It was Mr. Feith and Gerd Renker, a local tax adviser, who launched a fundraising drive to buy the building just days after Rieger's plans became known.
The effort all but transformed the cultural life of this quiet city with a dozen or so fundraising concerts – featuring everything from rock and blues to choral music. At least 10,000 of the city's 80,000 residents also dipped into their own wallets.
Money began to pour in from some unlikely places. Niko Wilker, a 16-year-old high school student, who sports fatigues and combat boots, says he donated most of his $90 allowance one month. "I didn't want to see brown shirts invading the city," he says.
By mid-August, when the deal with Rieger was initially supposed to close, the people of Delmenhorst had raised more than $1 million. But they were still far short of matching Rieger's $4.4 million, and they were making enemies in far-right circles.
Hackers frequently attacked Delmenhorst's anti-Nazi organizing website. Feith started getting death threats. A band of right-wing activists also threatened to go after donors and even posted a list of their names on the Web.
Determined not to give in, officials started scouring the law books. "We tried to create every conceivable legal hurdle to keep the Nazis from buying the hotel," says Mayor de La Lanne.
One scheme involved enlarging the downtown renovation area to include the building. Politicians hoped this would allow the city to buy the hotel at a price determined by a neutral third party. In other words, for much less than Rieger was offering.
In response to the city's plan to rezone the hotel and low-ball Rieger's generous original offer, the hotel's owner, Günter Mergel, threatened to give the building to Rieger's foundation if the group would promise to assume Mr. Mergel's debt of more than $2 million.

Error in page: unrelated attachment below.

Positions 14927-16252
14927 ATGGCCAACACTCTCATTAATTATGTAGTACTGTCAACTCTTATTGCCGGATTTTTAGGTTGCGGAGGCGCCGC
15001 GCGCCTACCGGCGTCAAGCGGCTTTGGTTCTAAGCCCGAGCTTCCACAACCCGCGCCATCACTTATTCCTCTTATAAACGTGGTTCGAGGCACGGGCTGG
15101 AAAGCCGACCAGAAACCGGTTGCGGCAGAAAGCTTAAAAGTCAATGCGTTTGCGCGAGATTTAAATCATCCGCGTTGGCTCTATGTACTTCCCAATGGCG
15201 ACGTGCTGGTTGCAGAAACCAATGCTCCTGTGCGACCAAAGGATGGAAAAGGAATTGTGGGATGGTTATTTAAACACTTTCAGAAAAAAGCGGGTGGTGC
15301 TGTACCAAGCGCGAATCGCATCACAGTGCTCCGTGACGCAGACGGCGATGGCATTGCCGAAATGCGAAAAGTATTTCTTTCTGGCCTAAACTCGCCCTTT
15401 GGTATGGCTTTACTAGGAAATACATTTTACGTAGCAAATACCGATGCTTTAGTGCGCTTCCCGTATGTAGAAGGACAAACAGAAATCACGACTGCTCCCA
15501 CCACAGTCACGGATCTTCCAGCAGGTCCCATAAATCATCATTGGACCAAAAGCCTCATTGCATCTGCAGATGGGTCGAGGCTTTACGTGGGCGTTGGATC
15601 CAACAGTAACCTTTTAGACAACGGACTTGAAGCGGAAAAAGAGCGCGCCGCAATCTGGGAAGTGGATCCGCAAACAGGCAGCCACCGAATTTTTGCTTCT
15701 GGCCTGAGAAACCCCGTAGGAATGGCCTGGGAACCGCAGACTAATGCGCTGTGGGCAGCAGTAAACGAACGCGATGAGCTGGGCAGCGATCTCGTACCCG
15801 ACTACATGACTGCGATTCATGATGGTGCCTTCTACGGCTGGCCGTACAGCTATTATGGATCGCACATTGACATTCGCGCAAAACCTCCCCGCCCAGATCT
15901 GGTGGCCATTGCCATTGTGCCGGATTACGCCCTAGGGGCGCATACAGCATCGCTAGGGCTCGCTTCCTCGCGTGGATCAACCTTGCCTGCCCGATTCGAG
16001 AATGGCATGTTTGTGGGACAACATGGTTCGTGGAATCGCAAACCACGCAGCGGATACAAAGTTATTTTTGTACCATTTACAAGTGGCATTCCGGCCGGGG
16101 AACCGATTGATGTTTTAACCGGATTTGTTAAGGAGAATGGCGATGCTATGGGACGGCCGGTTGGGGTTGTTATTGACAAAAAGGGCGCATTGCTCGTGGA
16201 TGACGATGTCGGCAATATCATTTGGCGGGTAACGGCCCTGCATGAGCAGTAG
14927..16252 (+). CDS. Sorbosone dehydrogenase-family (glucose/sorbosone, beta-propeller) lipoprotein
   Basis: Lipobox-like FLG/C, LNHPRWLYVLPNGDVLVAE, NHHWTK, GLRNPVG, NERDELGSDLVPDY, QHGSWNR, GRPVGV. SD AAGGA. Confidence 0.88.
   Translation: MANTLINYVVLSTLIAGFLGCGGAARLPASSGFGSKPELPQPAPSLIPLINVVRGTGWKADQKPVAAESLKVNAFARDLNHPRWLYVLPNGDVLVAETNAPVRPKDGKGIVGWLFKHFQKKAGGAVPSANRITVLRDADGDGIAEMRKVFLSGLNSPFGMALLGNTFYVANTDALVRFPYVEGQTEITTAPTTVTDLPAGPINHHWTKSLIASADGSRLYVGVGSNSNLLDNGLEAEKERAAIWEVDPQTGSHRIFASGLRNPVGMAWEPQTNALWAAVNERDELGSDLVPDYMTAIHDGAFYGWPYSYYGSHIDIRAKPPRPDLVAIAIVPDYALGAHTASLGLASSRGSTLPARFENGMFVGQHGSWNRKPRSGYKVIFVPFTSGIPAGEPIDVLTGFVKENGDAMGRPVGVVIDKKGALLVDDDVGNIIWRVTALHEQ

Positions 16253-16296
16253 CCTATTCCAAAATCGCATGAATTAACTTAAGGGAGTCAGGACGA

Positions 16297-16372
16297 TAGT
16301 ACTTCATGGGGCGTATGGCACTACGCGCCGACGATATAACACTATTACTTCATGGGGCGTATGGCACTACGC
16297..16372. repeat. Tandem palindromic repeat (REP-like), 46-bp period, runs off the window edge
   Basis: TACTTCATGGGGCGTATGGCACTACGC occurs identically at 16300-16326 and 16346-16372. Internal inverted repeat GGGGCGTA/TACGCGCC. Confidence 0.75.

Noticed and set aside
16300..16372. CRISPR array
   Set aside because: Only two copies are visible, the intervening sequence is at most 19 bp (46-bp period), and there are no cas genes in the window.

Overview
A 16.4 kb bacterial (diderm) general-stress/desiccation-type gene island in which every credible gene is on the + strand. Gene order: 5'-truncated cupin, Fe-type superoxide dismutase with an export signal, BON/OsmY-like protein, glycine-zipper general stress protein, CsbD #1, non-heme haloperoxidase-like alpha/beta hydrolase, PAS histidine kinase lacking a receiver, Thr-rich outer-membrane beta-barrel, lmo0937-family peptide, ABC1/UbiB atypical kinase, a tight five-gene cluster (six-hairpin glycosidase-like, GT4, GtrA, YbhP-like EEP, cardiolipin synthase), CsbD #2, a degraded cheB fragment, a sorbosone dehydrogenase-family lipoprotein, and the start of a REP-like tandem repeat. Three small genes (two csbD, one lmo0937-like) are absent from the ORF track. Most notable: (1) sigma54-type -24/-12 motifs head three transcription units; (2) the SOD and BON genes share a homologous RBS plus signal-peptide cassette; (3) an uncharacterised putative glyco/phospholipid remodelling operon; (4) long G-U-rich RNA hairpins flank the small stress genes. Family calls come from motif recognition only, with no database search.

Throughout September, Delmenhorst continued to wrangle with Mergel. Meanwhile, Rieger, who had been insisting that the deal was about to close, suddenly fell silent. In early October, German media reported that his foundation had been wiped off the commercial register in Britain, where it was legally based. Some reports speculated that the organization was bankrupt.
Still, the city of Delmenhorst scraped together $3 million and, in mid-October, announced plans to buy the hotel. The deal was finalized on Dec. 20.
Many residents are euphoric. "Never before have we been so strong, so united as a community," says Feith.
But the hefty price tag has launched a new wave of controversy. Some German pundits and Delmenhorst residents now believe the building's previous owner used the Nazi threat as a ploy to get double the appraised value, which was about $1.7 million.
"Mergel played the politicians to get more money," says Luigi Miccoli, who runs an Italian restaurant inside the abandoned hotel complex. "He just used Rieger's name for profit."
Mergel could not be reached for comment. As for Mayor de La Lanne, he insists that the community had no choice but to buy.
"We paid the price we did for political reasons," he explains. "And it was worth paying. If we hadn't, the Nazis would have come in and our city would have been ruined. Life here would never have been the same."